The centennial brought a resurgence of quilts being made as a celebration and quilts began to be made for their beauty again. The coming together of design influences from all over the globe at the 1876 World Exposition in Philadelphia had a pronounced influence on the design of quilts. Crazy quilts became a fad. These were made to decorate the lavish interior decoration of the day using velvets, silks and brocades. Scraps of dress silks, wedding gowns, silk souvenir, cigar bands and more found their way into crazy quilts. Crazy quilts occasionally included embroidered verses and information recording family events.
If you have crazy quilt blocks that you think are not finished because they don't have a batting or backing , you may not realize these quilts were generally not meant to be backed. The joy was in the doing, not the finishing. However, to stabilize the quilt for future generations to enjoy, you should probably finish the piece. The crazy quilt tops that were finished we sometimes finished as if they were pillows, sewn right sides together to a backing and then turned out. The blocks would just be took to the back and the edges whip stitched closed. Occasionally a ruffle would be added.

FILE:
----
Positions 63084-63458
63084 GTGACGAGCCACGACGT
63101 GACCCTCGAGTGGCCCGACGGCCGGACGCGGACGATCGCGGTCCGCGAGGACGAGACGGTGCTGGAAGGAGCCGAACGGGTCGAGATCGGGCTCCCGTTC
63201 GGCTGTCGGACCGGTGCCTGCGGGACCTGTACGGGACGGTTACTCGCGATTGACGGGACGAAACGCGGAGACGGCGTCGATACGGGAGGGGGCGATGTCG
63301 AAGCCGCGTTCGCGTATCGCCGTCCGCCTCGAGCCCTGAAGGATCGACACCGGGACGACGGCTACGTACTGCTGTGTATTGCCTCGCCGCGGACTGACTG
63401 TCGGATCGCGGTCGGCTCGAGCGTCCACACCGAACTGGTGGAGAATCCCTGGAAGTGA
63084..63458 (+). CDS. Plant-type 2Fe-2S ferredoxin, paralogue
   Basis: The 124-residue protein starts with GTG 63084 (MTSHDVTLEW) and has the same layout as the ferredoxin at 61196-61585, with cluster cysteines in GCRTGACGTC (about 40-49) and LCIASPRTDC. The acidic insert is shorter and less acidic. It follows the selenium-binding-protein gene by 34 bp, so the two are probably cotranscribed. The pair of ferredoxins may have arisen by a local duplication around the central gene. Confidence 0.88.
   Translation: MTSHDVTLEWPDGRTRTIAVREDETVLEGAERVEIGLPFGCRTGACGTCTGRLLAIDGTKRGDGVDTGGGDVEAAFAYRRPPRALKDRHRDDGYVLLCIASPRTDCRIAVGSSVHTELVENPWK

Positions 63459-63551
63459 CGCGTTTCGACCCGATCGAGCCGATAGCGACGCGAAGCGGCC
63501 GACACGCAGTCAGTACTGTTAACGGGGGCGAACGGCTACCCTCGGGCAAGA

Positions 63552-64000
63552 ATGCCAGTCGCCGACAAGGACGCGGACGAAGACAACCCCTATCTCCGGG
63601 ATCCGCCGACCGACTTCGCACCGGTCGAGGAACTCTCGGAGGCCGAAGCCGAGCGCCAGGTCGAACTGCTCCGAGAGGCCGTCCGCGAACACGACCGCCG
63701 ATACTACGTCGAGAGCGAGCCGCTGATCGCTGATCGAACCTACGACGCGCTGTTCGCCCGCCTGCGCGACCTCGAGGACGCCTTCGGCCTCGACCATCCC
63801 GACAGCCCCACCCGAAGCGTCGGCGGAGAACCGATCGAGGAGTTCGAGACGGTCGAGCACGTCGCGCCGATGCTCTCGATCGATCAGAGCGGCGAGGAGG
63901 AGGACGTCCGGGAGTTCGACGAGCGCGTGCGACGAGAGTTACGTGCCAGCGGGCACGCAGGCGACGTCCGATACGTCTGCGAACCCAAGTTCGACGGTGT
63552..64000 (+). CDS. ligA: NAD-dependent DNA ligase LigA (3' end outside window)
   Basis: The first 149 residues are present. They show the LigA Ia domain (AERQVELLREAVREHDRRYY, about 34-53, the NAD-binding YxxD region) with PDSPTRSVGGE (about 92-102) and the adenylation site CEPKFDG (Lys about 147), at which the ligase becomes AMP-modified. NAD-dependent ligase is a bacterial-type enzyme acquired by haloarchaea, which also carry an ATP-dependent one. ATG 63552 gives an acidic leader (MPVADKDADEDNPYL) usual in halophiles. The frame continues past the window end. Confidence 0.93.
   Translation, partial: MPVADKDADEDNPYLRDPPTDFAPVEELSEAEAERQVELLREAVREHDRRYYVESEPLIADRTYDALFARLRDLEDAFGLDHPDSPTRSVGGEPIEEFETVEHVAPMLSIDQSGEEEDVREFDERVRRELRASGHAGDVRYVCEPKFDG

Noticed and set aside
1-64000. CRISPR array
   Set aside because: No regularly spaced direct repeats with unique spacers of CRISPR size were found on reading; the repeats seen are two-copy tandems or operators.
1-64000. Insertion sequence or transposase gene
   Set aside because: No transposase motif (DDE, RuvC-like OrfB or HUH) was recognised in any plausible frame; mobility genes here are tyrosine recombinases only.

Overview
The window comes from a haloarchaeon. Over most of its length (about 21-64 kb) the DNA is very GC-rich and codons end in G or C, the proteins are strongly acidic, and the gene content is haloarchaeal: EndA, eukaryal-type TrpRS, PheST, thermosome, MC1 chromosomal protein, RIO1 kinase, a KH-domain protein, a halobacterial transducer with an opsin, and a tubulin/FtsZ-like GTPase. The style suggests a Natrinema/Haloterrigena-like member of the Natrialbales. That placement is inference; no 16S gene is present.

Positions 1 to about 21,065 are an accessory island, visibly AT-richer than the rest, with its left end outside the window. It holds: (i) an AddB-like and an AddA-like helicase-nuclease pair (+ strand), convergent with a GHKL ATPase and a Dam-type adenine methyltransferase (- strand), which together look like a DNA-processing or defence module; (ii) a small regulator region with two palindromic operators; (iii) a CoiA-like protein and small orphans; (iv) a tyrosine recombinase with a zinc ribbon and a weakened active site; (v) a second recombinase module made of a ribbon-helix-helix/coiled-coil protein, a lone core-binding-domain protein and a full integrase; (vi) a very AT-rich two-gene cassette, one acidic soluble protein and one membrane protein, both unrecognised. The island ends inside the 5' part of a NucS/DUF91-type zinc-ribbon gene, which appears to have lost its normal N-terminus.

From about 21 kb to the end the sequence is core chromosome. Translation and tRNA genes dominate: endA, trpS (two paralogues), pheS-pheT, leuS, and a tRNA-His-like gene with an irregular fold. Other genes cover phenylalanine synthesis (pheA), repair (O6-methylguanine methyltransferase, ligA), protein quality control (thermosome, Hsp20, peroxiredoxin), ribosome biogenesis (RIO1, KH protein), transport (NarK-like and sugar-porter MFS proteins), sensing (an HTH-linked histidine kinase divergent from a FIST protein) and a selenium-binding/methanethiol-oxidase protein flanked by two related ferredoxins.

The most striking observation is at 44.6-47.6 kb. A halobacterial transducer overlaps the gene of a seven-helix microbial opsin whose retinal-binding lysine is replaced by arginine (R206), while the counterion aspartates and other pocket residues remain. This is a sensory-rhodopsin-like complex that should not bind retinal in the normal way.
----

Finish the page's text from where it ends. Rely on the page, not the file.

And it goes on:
Be aware of the delicate nature of the silks used in the late 1800's. To stabilize a shattering piece of silk, carefully slip a piece of extremely light fusible knit interfacing such as Misty Fuse under the silk (fusible side up), and iron lightly. Think of it as an upside down band aid.